Larry Jones Hopkins

Wednesday 25th of October 1933 - Monday 15th of November 2021

Larry Jones Hopkins

Services

Memorial Visitation

Nov 28, 2021 (1:00 pm - 5:00 pm)

Milward - Southland

391 Southland Drive, Lexington, KY

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Director At the request of the family, guests are asked to observe mask usage during this event.

Former U.S. Congressman for Kentucky’s Sixth Congressional District Larry Jones Hopkins passed away on November 15, 2021.

 

Born in Detroit MI on October 25, 1933, he was the only child of Louise Jones Hopkins and James Glenn Hopkins. As a young boy, the family returned to Graves County, where he grew up and played basketball at Wingo High School. Following graduation in 1951, Hopkins attended Murray State University before joining the U.S. Marine Corps in 1954.

 

After attending basic training at Parris Island SC, he earned a parachute badge and national recognition as a marksman. His service in the Marine Corps gave him a lifelong appreciation and respect for our country’s military personnel and their families.

 

Prior to being honorably discharged from the military, he married Carolyn Pennebaker of Lone Oak KY, on March 4, 1956. In 1958, Larry was in a near fatal automobile accident in Lexington and Carolyn moved to the city with the couple’s two young daughters for his long recovery. He worked for Cowden Manufacturing and later became a stockbroker with J.B. Hilliard-W.L. Lyons. Active in many civic organizations, he and Carolyn made friends throughout the community.

 

In 1968, he was appointed Fayette County Court Clerk where he modernized operations, including installing cash registers to replace cigar boxes. Believing everyone had the right to vote, and everyone should vote, he was the first to take voter registration booths to malls and shopping centers.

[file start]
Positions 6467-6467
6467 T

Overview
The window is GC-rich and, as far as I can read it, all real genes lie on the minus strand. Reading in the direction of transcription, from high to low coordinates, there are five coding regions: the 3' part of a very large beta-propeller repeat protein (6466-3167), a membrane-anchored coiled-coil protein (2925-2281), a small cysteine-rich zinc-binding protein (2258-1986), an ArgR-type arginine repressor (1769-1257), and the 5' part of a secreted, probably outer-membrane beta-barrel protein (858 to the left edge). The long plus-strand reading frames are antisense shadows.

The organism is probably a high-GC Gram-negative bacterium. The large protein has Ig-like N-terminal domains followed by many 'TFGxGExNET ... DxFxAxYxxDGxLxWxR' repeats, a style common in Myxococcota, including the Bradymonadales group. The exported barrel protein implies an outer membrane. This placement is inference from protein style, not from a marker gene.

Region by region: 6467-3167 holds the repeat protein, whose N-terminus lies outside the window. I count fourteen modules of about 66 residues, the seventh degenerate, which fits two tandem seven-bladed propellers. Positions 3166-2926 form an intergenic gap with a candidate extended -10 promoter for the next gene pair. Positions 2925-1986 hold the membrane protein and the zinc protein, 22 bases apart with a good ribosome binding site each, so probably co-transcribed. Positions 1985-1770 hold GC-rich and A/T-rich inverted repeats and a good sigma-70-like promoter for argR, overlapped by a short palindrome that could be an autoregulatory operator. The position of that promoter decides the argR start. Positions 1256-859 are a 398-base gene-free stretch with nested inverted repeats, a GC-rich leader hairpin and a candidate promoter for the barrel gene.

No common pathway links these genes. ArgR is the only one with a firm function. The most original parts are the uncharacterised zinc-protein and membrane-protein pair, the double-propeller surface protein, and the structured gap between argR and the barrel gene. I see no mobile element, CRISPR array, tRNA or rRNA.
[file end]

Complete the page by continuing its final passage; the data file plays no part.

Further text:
After losing a close race for County Commissioner, in 1973 he was elected to the Kentucky House of Representatives, where he served three terms. In 1977, he was elected to the Kentucky State Senate; and in 1978, the Republican Party nominated him to run in a special election for the 6th congressional seat. He became the first Republican elected to the office in almost 50 years, and only the second since the Civil War. He served seven terms in Congress.

 

While in Congress, he established a reputation as a fiscal conservative. Although he supported a strong national defense, he was a critic of wasteful spending by the Pentagon. He became ranking minority member of the House Armed Services Committee and was sworn into the “Black Ops” program with the highest level of security clearance.

 

He visited military installations throughout the country and around the world, including Europe, Southeast Asia, Central America, Middle East, and the North Pole, and always made a point of seeking out service personnel from Kentucky and calling their families upon his return.

 

In 1983, following a trip to the military barracks in Beirut, he warned that the troops were extremely vulnerable. His assessment sadly proved to be true when, just a few weeks later, 241 marines and sailors were killed by suicide truck bombings. He was co-chair of the congressional investigation, which led to a reappraisal of the use of military ground forces in foreign countries. Recently this leadership was lauded by the national media as an example of bipartisanship and a template for the way congressional investigations should be conducted.

 

In 1986, he became one of a select few to ever fly in the legendary high-altitude, Mach 3+ strategic reconnaissance aircraft, the SR-71 Blackbird.

 

Hopkins brought the House Armed Services Committee to Madison County for a hearing on the chemical weapons being stored at the Bluegrass Army Depot. It was the first time the committee had ever gone on location.

 

He was instrumental in the USS Kentucky ballistic missile submarine being named for the Commonwealth. The Secretary of Navy asked Carolyn to be the sponsor, and rather than the traditional bottle of champagne, she christened it with a custom blend of Kentucky bourbons.

 

He was also a member of the House Agriculture Committee, and ranking member of the Tobacco sub-committee, which were very important to the interests of his district at the time.

 

Above all else, he prioritized service and responsiveness; and although his constituent services were cited as “model operations” by political scientists, he was constantly seeking ways to be accessible and to better communicate with the citizens of the 6th district. Ultimately, he never abandoned the grassroots and personal approach he enjoyed the most. He worked tirelessly, flying home almost every weekend to meet at churches, libraries, and malls to personally hear concerns directly from his constituency.